Home Baseball Content Weighted Baseballs: Safe and Effective, or Stupid and Dangerous?

Weighted Baseballs: Safe and Effective, or Stupid and Dangerous?

Written on December 15, 2009 at 7:43 am, by Eric Cressey

I get asked relatively frequently whether we use weighted baseballs with our pitchers, and if so, how they are incorporated.  I figured it’d be worth a post to outline my thoughts.  To answer these questions:

Do you use weighted baseballs?

Yes, with some of our pitchers.  The asterisk that follows this statement is that they’re only implemented with those who have built a decent foundation of strength and mastered the fundamental mechanics of throwing a regular (5oz) baseball.  So, the athletes we have that may be utilizing weighted baseballs are some of our pro guys, college guys, and more advanced high school guys.  It is NOT something I think coaches should just implement on a gross scale with unprepared 13-year-old kids.


But aren’t weighted baseballs dangerous?

The first response that comes to mind is “Who decided a baseball should be 50z?”  It’s actually a very arbitrary number.

Quarterbacks throw 14-16oz footballs (140z is the dry weight; balls actually become heavier as they’re used more).  And, you could say that a lot of quarterbacks throw every day – and potentially even more than pitchers throw.  Yet, they have far fewer elbow and shoulder problems than pitchers – and usually far less coaching on the mechanics of throwing than pitchers.


Granted, there are differences in the way that footballs are thrown, as compared to baseballs, but you have to consider that tripling the weight of the ball would increase arm stress, right?  Wrong!

If you increase the weight of the implement, you slow down the arm action.  In other words, you move further to the right on the absolute speed>>>>absolute strength continuum.  In other words, weighted baseballs comprise a medium between traditional throwing drills (bullpens, long toss, flat ground drills) and what one encounters with medicine ball work and resistance training.  If you slow down the arm action a bit, the deceleration demands drop – and it appears to be more arm-friendly.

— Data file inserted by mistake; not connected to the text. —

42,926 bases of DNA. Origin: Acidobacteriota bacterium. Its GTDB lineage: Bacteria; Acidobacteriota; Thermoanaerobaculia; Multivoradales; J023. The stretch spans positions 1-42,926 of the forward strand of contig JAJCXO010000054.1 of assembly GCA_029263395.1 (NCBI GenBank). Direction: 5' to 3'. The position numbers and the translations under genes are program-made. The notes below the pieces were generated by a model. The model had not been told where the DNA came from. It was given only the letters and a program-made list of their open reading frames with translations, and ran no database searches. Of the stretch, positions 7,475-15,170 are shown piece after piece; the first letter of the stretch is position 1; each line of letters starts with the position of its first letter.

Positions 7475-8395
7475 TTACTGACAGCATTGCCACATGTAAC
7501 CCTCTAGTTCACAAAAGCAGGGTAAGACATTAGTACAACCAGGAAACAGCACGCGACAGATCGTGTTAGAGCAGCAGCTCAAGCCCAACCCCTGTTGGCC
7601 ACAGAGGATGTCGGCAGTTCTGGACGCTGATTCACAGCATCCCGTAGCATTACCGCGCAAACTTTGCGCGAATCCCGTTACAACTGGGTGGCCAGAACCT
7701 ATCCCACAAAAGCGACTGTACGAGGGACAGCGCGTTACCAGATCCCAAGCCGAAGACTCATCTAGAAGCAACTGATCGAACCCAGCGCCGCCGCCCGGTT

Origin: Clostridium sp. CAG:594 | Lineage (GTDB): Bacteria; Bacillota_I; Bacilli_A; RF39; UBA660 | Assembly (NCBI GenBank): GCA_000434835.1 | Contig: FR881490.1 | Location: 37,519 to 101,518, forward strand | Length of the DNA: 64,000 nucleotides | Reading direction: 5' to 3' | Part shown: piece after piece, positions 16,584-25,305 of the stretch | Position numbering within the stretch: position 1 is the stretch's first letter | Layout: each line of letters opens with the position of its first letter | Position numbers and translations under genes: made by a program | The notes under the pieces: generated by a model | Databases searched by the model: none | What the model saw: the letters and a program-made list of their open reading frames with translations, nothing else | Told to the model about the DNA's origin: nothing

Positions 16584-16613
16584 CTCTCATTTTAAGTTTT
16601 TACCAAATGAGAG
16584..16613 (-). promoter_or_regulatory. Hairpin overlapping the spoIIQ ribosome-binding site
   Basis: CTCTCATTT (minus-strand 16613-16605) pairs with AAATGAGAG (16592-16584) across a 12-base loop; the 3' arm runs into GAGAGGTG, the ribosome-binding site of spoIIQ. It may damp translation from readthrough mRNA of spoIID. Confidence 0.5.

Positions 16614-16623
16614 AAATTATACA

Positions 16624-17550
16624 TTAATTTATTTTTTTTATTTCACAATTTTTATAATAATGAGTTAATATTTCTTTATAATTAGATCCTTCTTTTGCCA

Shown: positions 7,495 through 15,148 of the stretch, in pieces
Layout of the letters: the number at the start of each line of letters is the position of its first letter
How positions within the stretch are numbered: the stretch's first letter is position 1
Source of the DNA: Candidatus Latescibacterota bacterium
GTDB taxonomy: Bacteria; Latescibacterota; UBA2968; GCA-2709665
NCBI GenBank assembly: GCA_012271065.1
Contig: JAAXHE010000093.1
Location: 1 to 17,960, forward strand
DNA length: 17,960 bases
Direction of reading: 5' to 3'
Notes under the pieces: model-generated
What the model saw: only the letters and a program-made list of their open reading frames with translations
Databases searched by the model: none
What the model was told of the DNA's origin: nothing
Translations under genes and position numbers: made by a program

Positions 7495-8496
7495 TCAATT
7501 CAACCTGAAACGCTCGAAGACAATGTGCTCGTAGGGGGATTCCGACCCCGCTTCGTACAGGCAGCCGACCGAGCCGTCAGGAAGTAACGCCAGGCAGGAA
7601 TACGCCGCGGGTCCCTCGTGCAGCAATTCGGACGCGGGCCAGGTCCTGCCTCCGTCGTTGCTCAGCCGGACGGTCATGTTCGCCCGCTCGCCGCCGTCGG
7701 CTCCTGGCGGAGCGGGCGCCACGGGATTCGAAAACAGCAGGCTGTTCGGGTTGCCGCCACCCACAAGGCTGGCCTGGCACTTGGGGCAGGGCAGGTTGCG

How are weighted baseballs incorporated?

First, let me make two things abundantly clear:

1. You should never throw a weighted baseball off a mound (arm stress is higher when elevated) or with long-toss.  We do all our weighted ball drills into a tarp/net from about 6-8 feet away.

2. You don’t play catch with weighted baseballs.  Someone will get hurt if you try.  Throw the ball, then walk to pick it up.

We don’t start throwing weighted baseballs until we’ve built guys up on their long tossing and the arm is 100% ready.  In other words, weighted ball work starts up right around the time that bullpens start.  As an example, most of our guys start throwing right after Thanksgiving, and pick up bullpens around January 10 after about 5-6 weeks of long-tossing and flat-ground drill work with the 5oz ball.  The entire throwing program for them encompasses about 14 weeks (sometimes a bit longer or shorter, depending on the individual).

As an example, as I wrote previously, we used weighted balls with Oakland A’s minor league prospect Shawn Haviland last off-season, and he made a nice velocity jump from 87-88 to 90-94 in a single off-season.  Looking back at Shawn’s program, his first session with weighted baseballs was January 11, and his last one was February 18th – so it wasn’t something he was doing year-round or in-season.


We have, however, had scenarios where guys have used weighted baseballs to get ready for fall throwing appearances (for example, the World Wood Bat Tournament in Jupiter, FL every October).  These guys push their winter throwing programs back because they accumulated mileage on their arms in the fall (one reason I don’t love fall baseball, but it’s part of the game as it’s played nowadays).

When the time comes to implement the weighted baseball drills, they are either done as after long toss, after a bullpen, or as a stand-alone training session.  They are never done before a bullpen, which comprises complete specificity with which you don’t want to interfere.

All of our weighted baseball drills generally take place in the 7-11oz range.  I do, however, know some very bright minds in the field who will go heavier.

We always bring the athlete back to the normal 5oz ball at the end of each set.  So, it might be three throws at 7oz, three throws at 9oz, and then three throws at 5oz, then rest.  Other coaches may build all the way up (five at 7oz, five at 9oz, and five at 11oz) and then work their way back down to 5oz at the end of the session.  Personally, I prefer to keep the learning loop short and keep the athlete cognizant of the 5oz feel with repeated sets as opposed to one big one.

Matching the drill to the weight of the ball is absolutely imperative, too.  As a general rule of thumb, I do not go above 8oz for any drill that has a considerable lay-back (as pictured below) component, as the stress on the elbow is already pretty high in this position.